Understanding Infertility: Common Causes and How to Cope

Understanding Infertility: Common Causes and How to Cope


Infertility is a common issue faced by many couples in the United States, with an estimated 6.1 million women between the ages of 15 and 44 experiencing difficulty getting pregnant or carrying a pregnancy to term. In this article, we'll explore the most common causes of infertility and provide information and resources for coping with this challenging experience.

Common Causes of Infertility

Ovulation disorders

One of the most common causes of infertility is ovulation disorders, which affect about 25% of infertile women. Ovulation disorders occur when the ovaries fail to release eggs regularly or at all. Polycystic ovary syndrome (PCOS) is one of the most common causes of ovulation disorders, affecting about 5-10% of women of reproductive age. PCOS is characterized by the presence of multiple small cysts on the ovaries and can cause irregular periods, acne, and excessive hair growth.

Fallopian tube damage

Another common cause of infertility is damage to the fallopian tubes, which can occur due to a variety of factors such as pelvic inflammatory disease (PID), endometriosis, or previous surgery. Damaged fallopian tubes can prevent the egg and sperm from meeting, making it difficult to conceive.

Male factor infertility

Infertility is not just a female issue; about 30% of infertility cases are caused by male factor infertility. This can be due to issues such as low sperm count or poor sperm quality.

Uterine or cervical abnormalities

Abnormalities in the uterus or cervix can also make it difficult for a fertilized egg to implant and grow. Fibroids, polyps, or a congenital malformation of the uterus can cause infertility.

Advanced maternal age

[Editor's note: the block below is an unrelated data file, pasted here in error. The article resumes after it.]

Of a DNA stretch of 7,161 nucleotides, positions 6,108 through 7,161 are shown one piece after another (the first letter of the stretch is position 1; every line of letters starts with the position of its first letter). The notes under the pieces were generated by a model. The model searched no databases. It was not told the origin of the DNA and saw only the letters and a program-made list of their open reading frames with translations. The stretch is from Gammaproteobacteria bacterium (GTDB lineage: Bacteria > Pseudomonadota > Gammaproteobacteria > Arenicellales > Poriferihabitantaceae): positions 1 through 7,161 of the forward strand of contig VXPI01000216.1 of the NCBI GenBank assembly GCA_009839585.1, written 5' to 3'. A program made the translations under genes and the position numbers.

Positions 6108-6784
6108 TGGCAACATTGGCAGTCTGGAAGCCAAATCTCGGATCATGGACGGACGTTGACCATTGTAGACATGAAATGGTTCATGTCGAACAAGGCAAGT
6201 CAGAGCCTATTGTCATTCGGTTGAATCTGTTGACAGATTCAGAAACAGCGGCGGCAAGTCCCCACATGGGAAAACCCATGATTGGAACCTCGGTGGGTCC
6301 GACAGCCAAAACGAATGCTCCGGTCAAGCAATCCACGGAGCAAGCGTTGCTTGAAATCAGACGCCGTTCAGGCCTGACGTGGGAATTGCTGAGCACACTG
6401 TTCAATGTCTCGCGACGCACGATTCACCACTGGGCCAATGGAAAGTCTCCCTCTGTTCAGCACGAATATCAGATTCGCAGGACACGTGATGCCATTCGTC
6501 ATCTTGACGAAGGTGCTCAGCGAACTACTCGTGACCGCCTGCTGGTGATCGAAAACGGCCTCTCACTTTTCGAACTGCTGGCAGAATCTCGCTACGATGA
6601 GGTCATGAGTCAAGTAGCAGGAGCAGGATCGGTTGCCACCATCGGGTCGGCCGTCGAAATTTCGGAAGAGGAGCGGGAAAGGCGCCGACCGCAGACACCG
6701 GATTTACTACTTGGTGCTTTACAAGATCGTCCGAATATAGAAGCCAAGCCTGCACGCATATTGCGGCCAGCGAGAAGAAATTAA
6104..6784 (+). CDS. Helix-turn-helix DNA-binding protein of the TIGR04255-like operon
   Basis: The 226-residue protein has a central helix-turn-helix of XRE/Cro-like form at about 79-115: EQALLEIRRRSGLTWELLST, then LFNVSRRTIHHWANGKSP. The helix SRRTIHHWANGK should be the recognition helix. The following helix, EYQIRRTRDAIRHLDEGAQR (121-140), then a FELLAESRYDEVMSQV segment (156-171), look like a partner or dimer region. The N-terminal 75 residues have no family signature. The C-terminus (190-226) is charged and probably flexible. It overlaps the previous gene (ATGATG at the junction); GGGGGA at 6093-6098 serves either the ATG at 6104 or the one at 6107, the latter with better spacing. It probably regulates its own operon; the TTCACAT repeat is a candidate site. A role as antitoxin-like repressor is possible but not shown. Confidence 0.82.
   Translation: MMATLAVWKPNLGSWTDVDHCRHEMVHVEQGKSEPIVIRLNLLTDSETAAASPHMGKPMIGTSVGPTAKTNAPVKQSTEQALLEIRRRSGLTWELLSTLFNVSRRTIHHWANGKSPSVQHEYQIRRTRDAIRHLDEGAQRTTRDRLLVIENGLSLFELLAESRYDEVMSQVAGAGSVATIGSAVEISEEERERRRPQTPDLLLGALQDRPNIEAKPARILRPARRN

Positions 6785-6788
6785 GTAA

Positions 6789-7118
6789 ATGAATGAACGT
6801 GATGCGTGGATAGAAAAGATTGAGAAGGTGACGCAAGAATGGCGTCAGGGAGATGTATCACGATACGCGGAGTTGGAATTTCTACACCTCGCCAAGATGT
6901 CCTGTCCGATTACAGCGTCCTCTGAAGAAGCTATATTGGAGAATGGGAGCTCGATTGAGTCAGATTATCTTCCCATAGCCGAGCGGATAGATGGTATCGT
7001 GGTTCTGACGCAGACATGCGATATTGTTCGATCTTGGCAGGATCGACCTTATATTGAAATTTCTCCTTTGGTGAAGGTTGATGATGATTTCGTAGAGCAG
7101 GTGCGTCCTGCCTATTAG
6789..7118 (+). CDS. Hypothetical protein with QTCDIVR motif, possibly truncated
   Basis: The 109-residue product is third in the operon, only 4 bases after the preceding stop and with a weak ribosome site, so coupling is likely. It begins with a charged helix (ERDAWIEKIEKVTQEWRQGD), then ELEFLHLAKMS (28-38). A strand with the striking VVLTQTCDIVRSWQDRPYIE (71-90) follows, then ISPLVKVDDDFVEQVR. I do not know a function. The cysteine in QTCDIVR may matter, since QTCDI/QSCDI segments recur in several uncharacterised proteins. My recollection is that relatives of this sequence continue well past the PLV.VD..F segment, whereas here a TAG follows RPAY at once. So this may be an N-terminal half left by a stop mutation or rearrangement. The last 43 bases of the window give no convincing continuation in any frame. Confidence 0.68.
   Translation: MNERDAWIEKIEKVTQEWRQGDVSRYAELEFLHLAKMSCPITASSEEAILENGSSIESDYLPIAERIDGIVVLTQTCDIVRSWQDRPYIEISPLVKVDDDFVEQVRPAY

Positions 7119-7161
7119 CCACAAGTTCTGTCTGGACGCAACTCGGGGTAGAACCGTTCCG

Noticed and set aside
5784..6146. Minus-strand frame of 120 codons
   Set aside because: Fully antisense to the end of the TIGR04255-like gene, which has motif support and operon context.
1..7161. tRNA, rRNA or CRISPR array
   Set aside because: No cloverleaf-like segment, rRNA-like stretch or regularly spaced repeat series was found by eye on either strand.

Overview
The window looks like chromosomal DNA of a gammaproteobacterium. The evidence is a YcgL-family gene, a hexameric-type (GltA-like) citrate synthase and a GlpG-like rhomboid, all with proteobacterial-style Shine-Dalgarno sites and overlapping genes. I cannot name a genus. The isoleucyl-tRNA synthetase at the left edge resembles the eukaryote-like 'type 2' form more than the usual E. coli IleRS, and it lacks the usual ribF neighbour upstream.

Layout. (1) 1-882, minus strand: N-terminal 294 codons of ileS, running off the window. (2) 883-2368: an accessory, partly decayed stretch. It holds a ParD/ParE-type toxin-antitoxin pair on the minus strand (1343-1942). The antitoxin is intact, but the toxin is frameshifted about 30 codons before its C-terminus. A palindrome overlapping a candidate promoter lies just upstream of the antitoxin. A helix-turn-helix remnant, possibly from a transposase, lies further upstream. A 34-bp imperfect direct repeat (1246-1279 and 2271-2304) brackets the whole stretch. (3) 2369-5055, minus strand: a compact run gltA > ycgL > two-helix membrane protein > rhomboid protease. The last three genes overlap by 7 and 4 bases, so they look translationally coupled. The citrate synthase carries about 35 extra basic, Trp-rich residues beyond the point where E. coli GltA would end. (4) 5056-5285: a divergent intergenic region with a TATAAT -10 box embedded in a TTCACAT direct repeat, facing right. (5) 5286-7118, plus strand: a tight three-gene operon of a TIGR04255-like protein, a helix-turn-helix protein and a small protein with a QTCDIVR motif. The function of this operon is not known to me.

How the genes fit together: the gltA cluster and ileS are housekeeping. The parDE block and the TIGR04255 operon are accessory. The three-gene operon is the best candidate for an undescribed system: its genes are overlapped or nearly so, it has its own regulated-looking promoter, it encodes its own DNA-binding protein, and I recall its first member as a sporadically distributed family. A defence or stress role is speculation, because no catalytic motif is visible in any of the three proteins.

As women age, their fertility declines. Women over the age of 35 may have a harder time getting pregnant and are more likely to experience complications during pregnancy.

Expert Opinion:

"Infertility can be caused by a combination of factors, and it's important for couples to seek help early on," says Dr. Jane Miller, an infertility specialist at New York-Presbyterian Hospital. "By identifying and treating the underlying causes of infertility, we can help couples increase their chances of having a successful pregnancy."

Industry Statistics:

According to the Centers for Disease Control and Prevention (CDC), about 12% of women of childbearing age in the United States have difficulty getting pregnant or carrying a pregnancy to term.

The American Society for Reproductive Medicine (ASRM) estimates that infertility affects one in eight couples in the United States.

The ASRM also reports that male infertility is a factor in about 30-40% of infertility cases.

The CDC estimates that about 5% of women of childbearing age in the United States have PCOS.

Coping with Infertility

Seek support

Dealing with infertility can be a difficult and emotional journey, and it's important to seek support from friends, family, and professionals. Support groups can provide a safe space for couples to share their experiences and receive emotional support.

Consider counseling

Infertility can take a toll on a person's mental health, and counseling can be a helpful tool for coping with the emotional aspects of infertility. A therapist can help individuals and couples work through their feelings and develop coping mechanisms.

Educate yourself

Learning about infertility and the various treatment options can help couples feel more in control of their journey.

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